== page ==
This proposed Research Center in Practice-Based Research is a collaboration of six well-established practice-based research networks (PBRNs) that have joined together to create the Meta-network Learning and Research Center (Meta-LARC.) Meta-LARC's mission is to sustain a consortium of practice-based research networks dedicated to increasing the quality, effectiveness and safety of primary care through accelerated research and collaborative learning. Meta-LARC networks include the Oregon Rural Practice-based Research Network (ORPRN, home of the new Center), the lowa Research Network, State Networks of Colorado Ambulatory Practices and Partners, Oregon's Safety Net West Practice-based Research Network, the Quebec Practice Based Research Network, and the Wisconsin Research and Education Network. These PBRNs are comprised of 533 primary care practices and over 6,000 clinicians who provide care for an estimated three million patients in rural, urban, and underserved communities. Combined, the networks have conducted over 200 studies and published nearly 200 scientific publications.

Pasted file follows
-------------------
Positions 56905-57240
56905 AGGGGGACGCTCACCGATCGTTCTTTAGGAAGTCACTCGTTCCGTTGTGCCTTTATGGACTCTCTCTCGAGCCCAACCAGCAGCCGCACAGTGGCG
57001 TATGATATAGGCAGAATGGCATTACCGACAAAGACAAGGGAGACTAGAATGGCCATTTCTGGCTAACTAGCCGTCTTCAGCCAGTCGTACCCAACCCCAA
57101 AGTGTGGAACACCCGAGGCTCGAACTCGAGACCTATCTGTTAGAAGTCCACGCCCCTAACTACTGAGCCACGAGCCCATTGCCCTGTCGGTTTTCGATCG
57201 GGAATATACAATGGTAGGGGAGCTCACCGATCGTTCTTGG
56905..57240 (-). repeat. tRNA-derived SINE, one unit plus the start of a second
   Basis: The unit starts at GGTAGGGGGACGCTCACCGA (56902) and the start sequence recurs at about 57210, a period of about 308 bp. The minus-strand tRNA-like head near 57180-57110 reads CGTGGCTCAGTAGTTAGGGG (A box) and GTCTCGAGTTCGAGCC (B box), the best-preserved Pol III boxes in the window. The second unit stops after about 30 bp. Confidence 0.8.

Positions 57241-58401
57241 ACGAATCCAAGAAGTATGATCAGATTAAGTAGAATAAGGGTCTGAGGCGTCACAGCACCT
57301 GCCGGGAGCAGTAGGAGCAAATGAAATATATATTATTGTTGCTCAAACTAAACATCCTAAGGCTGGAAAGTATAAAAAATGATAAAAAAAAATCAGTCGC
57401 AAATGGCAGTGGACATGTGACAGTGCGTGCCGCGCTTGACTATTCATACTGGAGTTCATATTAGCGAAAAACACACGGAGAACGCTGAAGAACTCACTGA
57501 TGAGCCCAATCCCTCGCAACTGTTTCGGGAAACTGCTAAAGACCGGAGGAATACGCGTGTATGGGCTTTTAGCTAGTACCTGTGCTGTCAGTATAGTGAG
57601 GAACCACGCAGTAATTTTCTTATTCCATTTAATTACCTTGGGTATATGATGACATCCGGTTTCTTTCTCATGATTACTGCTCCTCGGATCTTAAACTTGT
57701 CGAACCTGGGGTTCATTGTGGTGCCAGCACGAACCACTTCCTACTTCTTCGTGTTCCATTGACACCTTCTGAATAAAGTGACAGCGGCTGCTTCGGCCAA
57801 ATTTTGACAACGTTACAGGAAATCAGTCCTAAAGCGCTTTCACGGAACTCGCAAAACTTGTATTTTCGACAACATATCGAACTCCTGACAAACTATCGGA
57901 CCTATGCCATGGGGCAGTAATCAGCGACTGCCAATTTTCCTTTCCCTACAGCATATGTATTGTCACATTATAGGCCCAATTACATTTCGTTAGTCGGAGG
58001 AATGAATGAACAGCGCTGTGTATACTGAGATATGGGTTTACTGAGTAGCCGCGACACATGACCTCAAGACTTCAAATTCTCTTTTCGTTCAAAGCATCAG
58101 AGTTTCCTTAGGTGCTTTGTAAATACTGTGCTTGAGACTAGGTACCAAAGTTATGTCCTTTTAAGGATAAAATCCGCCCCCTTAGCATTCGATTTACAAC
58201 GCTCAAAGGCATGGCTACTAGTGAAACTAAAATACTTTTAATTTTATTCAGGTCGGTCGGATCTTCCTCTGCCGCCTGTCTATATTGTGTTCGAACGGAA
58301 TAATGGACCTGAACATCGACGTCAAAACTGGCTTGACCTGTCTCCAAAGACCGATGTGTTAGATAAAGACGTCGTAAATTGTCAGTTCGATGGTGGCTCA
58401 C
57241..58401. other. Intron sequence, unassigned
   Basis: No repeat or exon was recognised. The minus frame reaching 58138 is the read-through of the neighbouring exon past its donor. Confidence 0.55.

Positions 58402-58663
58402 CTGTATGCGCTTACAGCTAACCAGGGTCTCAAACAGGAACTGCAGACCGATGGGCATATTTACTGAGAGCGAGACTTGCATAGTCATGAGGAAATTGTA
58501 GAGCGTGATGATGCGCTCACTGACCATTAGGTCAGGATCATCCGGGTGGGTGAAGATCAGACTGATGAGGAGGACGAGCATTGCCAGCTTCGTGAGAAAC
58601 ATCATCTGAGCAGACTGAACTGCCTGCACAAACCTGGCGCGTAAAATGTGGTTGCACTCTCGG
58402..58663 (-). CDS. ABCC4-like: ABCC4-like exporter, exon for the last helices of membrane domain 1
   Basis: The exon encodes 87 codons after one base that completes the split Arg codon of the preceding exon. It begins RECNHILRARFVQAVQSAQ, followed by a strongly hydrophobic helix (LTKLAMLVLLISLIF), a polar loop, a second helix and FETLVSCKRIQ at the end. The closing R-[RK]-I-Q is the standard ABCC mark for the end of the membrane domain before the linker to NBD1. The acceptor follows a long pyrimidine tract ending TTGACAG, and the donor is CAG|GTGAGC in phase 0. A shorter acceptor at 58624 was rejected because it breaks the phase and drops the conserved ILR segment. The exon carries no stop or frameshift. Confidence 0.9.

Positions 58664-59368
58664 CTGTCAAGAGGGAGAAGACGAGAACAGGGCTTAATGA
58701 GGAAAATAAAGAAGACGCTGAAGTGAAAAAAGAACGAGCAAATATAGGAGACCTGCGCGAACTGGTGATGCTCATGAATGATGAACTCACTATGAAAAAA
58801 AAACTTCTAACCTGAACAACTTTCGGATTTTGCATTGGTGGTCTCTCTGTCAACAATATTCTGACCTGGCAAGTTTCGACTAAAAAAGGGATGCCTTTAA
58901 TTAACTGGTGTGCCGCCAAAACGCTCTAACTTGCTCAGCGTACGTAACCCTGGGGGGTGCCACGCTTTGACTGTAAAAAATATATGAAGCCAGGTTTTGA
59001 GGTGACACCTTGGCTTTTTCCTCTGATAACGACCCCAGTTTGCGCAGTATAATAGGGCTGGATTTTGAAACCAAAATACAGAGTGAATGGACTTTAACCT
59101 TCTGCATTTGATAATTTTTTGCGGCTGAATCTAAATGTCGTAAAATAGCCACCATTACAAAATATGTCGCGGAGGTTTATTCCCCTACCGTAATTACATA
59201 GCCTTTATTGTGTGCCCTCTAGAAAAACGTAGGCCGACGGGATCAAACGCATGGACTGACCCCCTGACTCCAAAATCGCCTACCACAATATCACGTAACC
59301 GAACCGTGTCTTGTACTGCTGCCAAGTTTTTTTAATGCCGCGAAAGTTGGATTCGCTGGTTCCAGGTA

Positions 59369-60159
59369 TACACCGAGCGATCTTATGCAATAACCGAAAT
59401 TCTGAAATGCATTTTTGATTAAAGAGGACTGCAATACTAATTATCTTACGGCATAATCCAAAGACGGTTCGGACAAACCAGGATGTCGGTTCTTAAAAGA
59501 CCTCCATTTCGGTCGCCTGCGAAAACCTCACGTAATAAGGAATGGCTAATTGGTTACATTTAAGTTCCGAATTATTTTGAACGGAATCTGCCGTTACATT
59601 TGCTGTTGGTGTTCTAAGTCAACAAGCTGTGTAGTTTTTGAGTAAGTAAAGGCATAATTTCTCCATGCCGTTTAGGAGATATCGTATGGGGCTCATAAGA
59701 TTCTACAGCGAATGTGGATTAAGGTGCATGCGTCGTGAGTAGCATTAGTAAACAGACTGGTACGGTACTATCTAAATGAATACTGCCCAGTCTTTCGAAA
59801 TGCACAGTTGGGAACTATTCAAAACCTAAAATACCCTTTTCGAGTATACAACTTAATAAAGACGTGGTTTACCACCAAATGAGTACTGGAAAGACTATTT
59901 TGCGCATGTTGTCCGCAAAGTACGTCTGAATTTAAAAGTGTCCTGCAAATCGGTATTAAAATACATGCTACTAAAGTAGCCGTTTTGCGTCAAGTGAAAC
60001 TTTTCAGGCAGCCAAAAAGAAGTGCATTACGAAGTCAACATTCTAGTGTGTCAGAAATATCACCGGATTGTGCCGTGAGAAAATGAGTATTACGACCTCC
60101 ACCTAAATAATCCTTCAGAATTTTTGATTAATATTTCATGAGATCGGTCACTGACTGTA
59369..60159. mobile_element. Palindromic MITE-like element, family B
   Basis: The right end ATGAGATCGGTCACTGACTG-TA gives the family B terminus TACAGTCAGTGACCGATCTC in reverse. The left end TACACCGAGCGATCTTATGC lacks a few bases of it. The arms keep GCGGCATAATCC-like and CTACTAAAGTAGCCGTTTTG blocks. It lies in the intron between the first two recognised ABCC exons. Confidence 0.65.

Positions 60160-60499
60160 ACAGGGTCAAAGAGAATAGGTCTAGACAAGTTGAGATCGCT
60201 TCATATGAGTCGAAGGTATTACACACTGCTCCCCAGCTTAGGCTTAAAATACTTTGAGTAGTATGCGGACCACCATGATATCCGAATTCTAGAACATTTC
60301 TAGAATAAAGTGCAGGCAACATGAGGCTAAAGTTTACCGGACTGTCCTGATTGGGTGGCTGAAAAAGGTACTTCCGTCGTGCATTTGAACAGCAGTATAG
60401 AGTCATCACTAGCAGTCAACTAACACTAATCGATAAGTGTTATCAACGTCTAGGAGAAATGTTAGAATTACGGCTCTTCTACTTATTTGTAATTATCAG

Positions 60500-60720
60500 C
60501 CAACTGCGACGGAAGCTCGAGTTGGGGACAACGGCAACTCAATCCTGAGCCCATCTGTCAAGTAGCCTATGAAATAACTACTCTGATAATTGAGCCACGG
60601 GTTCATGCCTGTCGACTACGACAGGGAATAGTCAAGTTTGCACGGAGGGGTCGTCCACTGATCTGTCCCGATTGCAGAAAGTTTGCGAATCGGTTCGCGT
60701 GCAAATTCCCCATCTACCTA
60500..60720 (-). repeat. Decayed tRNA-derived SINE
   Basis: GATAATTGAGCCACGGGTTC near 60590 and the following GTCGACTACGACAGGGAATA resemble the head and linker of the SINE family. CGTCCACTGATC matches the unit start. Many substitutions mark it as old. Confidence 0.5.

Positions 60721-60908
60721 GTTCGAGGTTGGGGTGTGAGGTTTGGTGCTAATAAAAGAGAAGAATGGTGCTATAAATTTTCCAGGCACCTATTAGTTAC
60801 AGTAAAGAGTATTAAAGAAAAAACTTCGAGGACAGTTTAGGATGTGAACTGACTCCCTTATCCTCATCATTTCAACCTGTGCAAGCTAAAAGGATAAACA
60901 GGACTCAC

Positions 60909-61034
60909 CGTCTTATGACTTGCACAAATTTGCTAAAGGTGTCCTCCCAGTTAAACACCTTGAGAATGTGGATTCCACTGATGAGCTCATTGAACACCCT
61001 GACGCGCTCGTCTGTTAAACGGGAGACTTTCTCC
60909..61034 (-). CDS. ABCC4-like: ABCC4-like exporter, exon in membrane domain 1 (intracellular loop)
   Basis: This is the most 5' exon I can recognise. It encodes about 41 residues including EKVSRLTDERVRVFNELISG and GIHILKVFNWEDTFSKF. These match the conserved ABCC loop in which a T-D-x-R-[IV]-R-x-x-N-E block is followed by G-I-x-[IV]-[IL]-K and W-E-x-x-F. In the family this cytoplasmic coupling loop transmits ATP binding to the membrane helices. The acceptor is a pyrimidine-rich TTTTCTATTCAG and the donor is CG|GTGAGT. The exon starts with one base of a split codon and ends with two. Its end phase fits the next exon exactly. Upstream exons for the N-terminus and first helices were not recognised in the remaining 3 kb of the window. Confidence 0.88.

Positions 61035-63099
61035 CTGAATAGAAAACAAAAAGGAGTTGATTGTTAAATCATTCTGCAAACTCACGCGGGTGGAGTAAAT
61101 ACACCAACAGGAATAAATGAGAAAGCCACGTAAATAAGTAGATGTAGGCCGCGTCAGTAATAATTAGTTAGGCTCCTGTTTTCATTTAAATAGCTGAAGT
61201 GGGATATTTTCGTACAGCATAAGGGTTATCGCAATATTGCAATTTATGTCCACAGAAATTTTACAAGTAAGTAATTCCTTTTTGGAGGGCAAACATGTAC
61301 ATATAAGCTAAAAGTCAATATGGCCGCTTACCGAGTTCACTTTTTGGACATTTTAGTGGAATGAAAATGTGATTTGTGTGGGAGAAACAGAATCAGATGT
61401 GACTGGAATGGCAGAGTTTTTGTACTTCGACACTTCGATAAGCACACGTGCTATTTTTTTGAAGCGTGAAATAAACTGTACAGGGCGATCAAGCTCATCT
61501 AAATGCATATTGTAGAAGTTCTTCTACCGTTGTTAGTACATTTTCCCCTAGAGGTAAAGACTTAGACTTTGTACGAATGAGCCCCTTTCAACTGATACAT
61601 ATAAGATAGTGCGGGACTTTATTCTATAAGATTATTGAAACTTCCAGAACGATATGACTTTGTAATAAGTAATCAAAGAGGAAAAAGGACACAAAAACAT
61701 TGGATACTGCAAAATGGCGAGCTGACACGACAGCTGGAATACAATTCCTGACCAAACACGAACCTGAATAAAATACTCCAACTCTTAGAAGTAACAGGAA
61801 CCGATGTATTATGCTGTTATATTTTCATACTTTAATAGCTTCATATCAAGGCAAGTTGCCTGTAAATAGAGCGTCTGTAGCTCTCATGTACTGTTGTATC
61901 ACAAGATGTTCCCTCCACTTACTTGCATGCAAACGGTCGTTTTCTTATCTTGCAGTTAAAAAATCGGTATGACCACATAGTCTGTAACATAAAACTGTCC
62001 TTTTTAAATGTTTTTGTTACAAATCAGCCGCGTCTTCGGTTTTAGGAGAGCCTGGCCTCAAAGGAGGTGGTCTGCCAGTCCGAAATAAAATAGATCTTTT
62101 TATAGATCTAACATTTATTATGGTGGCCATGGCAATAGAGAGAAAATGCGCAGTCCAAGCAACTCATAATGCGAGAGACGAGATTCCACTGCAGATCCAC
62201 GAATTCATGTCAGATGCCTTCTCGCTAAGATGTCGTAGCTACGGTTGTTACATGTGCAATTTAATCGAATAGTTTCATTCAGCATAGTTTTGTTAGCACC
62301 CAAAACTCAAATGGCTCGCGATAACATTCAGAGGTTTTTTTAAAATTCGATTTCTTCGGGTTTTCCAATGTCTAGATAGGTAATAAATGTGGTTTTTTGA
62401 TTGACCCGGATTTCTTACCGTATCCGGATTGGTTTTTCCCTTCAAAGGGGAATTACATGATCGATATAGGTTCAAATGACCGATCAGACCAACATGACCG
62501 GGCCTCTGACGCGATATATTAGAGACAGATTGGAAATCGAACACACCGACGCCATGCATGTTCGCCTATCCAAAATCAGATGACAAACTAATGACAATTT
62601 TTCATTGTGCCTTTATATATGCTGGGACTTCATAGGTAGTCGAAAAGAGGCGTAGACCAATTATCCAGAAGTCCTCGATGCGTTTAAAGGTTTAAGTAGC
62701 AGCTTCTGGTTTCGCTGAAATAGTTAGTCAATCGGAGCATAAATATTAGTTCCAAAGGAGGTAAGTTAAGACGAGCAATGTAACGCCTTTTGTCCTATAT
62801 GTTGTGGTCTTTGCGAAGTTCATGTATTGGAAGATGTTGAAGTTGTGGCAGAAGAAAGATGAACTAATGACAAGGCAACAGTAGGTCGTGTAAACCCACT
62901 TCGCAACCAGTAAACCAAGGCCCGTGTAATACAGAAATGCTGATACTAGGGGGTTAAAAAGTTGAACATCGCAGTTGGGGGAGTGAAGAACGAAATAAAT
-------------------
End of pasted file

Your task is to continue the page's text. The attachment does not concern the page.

The specific aims of Meta-LARC are described below:
Aim 1 : Foster the capabilities of six PBRNs and 533 primary care practices through a robust collaboration designed to conduct research to improve the quality, effectiveness and safety of primary care.
Aim 2 : Accelerate the conduct of PBRN research through a well designed, high functioning common infrastructure that enables the efficient conduct of research.
Aim 3 : Promote continuous learning and sharing across Meta-LARC networks and practices to accelerate the dissemination of knowledge and bi-directional communication.
Improving the quality, effectiveness and safety of healthcare is an important mission of practice-based research networks (PBRNs). Through their well-developed networks of clinical laboratories, PBRNs have the potential to rapidly translate research into clinical practice. Large collaborations of PBRNs, such as Meta-LARC, also have the ability to obtain generalizable findings often unattainable in smaller collaborations.